Uncertainty drives investors to pursue safety, which pushes businesses, individuals and foreign governments to stock up on U.S. Treasury securities, the modern world's safe haven. The Treasury market is big enough to soak up worldwide demand, and safe because it is backed by the government's power to tax. High demand has driven bond prices up and forced yields to extraordinary lows.
Still, bond market experts point to a simple, undisputed fact: Yields on Treasuries and other highly rated bonds are so low they cannot go much lower. Historically, they have been much higher, and the law of averages says they should rise again. Currently, the 10-year U.S. Treasury note yields a meager 2.25%, down from around 5.25% before the financial crisis struck in 2008. It has not been lower since the 1940s, and has spent most of the past seven decades in the 4% to 8% range, peaking at more than 14% in the early 1980s.
Low interest rates are wonderful for borrowers but tough on individuals who count on interest income from bank accounts and bonds, such as retirees. Rising interest rates can be very hard on investors who already own bonds or bond mutual funds, because they drive down the value of older bonds that pay less, potentially causing substantial losses. A 30-year bond can lose 10% of its value for every one-percentage-point rise in prevailing rates.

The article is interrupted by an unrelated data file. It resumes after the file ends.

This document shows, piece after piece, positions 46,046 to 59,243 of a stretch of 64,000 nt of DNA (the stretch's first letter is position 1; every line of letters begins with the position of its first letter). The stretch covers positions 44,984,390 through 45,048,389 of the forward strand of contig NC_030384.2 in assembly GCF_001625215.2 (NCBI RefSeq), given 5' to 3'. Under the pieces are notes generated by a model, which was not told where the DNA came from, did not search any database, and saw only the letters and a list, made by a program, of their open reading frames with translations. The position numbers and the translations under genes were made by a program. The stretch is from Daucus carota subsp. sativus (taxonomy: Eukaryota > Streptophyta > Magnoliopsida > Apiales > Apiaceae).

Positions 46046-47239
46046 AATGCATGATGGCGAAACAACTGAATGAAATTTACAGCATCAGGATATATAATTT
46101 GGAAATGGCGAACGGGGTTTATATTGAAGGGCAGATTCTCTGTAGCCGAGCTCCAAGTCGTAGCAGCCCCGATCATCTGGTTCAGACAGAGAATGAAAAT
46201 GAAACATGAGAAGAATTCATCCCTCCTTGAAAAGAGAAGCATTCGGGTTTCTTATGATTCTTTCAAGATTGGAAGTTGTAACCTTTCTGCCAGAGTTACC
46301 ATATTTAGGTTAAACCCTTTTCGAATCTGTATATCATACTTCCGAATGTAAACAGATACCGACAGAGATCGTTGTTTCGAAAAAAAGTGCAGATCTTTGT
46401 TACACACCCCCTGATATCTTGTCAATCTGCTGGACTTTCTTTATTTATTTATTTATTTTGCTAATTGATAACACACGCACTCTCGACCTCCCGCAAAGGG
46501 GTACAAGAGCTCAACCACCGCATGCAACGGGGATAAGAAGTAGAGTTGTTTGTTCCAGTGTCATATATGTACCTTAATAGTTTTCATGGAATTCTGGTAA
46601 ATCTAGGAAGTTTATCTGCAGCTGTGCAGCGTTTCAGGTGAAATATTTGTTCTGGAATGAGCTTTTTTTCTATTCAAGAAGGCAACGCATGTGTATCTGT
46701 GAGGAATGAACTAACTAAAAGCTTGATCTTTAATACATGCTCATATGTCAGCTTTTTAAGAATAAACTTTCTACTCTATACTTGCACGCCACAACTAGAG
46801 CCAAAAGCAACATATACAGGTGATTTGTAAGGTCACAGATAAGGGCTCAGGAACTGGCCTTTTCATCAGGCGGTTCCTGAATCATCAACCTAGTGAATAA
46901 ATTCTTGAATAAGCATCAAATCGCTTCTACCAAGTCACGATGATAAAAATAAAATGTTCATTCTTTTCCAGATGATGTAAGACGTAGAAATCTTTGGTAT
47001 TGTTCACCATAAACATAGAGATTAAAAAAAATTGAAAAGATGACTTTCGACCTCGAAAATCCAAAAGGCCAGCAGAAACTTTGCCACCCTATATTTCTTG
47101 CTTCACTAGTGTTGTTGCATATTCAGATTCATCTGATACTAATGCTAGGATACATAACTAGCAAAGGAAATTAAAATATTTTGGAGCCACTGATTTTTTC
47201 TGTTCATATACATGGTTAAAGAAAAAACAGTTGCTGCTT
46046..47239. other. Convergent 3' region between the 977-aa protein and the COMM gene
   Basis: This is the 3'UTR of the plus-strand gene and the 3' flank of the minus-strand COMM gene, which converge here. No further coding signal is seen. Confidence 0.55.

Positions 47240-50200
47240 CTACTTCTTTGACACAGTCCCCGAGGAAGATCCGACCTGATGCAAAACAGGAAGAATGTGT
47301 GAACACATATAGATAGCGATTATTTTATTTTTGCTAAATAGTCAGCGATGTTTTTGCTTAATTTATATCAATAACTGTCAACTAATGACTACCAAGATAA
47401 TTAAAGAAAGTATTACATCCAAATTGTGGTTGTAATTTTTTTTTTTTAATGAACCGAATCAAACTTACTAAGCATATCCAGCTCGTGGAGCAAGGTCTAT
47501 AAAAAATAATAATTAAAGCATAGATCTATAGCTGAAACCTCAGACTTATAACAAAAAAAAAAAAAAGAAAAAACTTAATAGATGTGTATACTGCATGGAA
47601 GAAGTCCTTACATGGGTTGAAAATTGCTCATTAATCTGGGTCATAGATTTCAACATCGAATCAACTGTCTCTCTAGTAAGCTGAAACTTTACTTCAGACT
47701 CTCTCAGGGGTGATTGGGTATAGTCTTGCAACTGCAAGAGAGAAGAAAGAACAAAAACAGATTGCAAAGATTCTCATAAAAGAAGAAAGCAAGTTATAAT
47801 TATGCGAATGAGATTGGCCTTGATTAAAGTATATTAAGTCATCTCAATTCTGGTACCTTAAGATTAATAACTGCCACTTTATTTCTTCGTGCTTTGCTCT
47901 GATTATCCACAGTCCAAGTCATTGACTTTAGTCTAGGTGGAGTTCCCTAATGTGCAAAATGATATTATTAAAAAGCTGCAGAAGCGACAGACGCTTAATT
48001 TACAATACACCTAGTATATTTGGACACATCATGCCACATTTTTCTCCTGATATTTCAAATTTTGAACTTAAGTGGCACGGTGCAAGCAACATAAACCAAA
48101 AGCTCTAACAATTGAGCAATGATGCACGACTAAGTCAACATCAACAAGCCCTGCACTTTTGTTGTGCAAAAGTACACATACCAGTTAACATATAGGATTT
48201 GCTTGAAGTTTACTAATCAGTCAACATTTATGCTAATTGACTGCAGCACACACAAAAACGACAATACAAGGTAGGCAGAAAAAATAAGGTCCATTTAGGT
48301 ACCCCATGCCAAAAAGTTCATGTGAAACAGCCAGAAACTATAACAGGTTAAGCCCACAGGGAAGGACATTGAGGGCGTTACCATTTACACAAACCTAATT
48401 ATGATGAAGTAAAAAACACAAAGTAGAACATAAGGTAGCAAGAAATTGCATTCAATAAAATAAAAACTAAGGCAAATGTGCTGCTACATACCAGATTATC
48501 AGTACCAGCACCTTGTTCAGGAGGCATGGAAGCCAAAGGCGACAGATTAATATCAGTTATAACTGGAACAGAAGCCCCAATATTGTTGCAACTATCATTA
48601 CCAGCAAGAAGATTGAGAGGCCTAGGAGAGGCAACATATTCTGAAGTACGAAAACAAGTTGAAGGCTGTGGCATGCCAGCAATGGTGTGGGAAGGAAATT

Rising rates would also be hard on U.S. taxpayers, who would have to pay more to finance the government's $15 trillion debt. "When rates rise, the borrowing costs on our deficits are going to rise substantially, and that's going to restrain the ability of future administrations to do things," Richard warns. The majority of federal debt matures in less than five years, meaning the government must constantly sell new bonds to pay off old ones, shouldering higher interest costs as rates rise.
The Fed's Influence
The bond market is extraordinarily diverse and complex, including corporate and municipal bonds as well as Treasuries issued by the U.S. government. But all bonds are loans from the investor to the issuer. Buy a $1,000 bond yielding 4% for 10 years, and you will receive $40 a year in interest and get your $1,000 back after a decade.